Professor Greg Craven, who recently retired as the Vice Chancellor of Australian Catholic University, has slammed the higher education sector’s rabid pursuit of international students, which he claims was done “for the grubbiest reasons”:
“[Universities’] job is not like corporations’, just to make money. Ours is to multiply social capital”…
“But we really got into the business of making money. And let’s face it, we did it for the grubbiest reasons. We wanted money because we wanted buildings and we wanted rankings.”
“For years, we knew that the quality of teaching for overseas students and the interaction between overseas and our national students was not good. But we kept doing it and we loved the fact that it raised our ATAR ranks because we were rationing domestic cases”…
“This is a disaster that needs to be fixed”…
It is heartening to see that there are still some honest players in the higher education sector.
Craven’s concerns echo those of the South Australia’s Independent Commissioner Against Corruption (ICAC), which noted recently that the rabid pursuit of international student dollars has corrupted universities:
The ‘corporatisation’ or ‘monetisation’ of the university was also the subject of a large volume of feedback (126 respondents). These comments typically described the university as overly focused on money, student fees and the enrolment of full fee-paying students. Seven participants also raised concerns about Key Performance Indicators (KPIs) for their university which encourage poor practices and behaviours to meet benchmarks…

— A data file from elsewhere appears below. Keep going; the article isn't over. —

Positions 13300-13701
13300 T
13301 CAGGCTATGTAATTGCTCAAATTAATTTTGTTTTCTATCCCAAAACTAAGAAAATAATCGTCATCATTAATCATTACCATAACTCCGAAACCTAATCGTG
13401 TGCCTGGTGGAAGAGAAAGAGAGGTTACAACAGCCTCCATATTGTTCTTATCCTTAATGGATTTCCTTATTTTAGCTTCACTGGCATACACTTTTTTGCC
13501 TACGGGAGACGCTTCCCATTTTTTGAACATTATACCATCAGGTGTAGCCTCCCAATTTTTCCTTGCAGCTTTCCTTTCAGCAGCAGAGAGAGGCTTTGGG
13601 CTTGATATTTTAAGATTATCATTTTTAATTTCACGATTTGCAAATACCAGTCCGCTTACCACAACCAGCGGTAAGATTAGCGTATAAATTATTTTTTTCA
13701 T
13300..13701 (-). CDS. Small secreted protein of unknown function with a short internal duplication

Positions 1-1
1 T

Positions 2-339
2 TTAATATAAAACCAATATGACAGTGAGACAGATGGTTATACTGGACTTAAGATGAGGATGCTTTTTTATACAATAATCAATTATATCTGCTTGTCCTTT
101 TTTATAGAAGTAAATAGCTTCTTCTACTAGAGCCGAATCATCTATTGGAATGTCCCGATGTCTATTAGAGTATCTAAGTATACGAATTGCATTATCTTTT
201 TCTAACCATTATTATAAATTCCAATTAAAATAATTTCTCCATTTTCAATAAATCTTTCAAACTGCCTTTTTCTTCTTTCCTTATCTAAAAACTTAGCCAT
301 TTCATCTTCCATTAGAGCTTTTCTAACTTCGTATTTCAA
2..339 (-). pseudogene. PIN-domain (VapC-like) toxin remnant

“The key vulnerability the university faces is its over-reliance on international students’ fees. This impacts on potential corruption in recruitment, enrolment, assessment, academic integrity, student support, misconduct processes and graduation. It is common for senior managers to disregard problems…and make the problem one about ‘poor teaching’ or ‘low quality assessment/curriculum’.”
Professor Craven recommends strictly regulating the edu-migration system via:
- Creating a national intake strategy that approves individual institution’s foreign student intakes in terms of proportion from different countries and the proportion for different courses.
- Specifically linking course places to a national immigration policy that benefits Australia’s interests, rather than what we get a lot of money from.
- Requiring universities to save for a rainy day.
Professor Craven’s recommendations are a major improvement on the status quo.
That said, I would prefer to see the federal government explicitly target a smaller intake of higher quality foreign students via:
- Lifting entry standards (especially English-language proficiency);
- Raising financial requirements to enter Australia; and
- Removing the link between studying, work rights and permanent residency.
My reforms would provide significant net benefits to Australia, including: 1) improving student quality; 2) increasing export revenue per student; 3) lowering enrolment numbers to levels more in line with international norms; and 4) raising teaching standards and the experience for domestic students.
Sadly, the edu-migration rent-seekers with their snouts in the trough will oppose any sensible reforms.
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